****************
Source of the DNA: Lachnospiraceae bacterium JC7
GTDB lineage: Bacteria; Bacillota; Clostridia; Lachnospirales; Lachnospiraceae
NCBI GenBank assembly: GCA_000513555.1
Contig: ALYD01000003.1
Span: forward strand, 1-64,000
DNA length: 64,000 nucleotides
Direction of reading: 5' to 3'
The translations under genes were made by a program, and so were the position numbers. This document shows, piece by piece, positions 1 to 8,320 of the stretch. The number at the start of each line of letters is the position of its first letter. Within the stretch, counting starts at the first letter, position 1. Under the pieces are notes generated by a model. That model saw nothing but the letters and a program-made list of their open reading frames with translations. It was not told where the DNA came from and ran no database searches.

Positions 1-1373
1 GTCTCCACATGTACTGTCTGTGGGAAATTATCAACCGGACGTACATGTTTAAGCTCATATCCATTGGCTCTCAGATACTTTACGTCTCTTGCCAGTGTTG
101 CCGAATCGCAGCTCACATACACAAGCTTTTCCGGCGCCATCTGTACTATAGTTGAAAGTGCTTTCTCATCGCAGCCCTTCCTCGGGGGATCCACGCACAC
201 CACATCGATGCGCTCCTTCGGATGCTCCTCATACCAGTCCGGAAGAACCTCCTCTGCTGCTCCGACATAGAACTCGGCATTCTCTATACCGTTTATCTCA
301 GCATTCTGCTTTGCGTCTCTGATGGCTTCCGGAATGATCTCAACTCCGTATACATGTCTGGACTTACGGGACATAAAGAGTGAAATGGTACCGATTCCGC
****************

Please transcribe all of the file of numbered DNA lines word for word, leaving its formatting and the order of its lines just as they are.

Source of the DNA: Lachnospiraceae bacterium JC7
GTDB lineage: Bacteria; Bacillota; Clostridia; Lachnospirales; Lachnospiraceae
NCBI GenBank assembly: GCA_000513555.1
Contig: ALYD01000003.1
Span: forward strand, 1-64,000
DNA length: 64,000 nucleotides
Direction of reading: 5' to 3'
The translations under genes were made by a program, and so were the position numbers. This document shows, piece by piece, positions 1 to 8,320 of the stretch. The number at the start of each line of letters is the position of its first letter. Within the stretch, counting starts at the first letter, position 1. Under the pieces are notes generated by a model. That model saw nothing but the letters and a program-made list of their open reading frames with translations. It was not told where the DNA came from and ran no database searches.

Positions 1-1373
1 GTCTCCACATGTACTGTCTGTGGGAAATTATCAACCGGACGTACATGTTTAAGCTCATATCCATTGGCTCTCAGATACTTTACGTCTCTTGCCAGTGTTG
101 CCGAATCGCAGCTCACATACACAAGCTTTTCCGGCGCCATCTGTACTATAGTTGAAAGTGCTTTCTCATCGCAGCCCTTCCTCGGGGGATCCACGCACAC
201 CACATCGATGCGCTCCTTCGGATGCTCCTCATACCAGTCCGGAAGAACCTCCTCTGCTGCTCCGACATAGAACTCGGCATTCTCTATACCGTTTATCTCA
301 GCATTCTGCTTTGCGTCTCTGATGGCTTCCGGAATGATCTCAACTCCGTATACATGTCTGGACTTACGGGACATAAAGAGTGAAATGGTACCGATTCCGC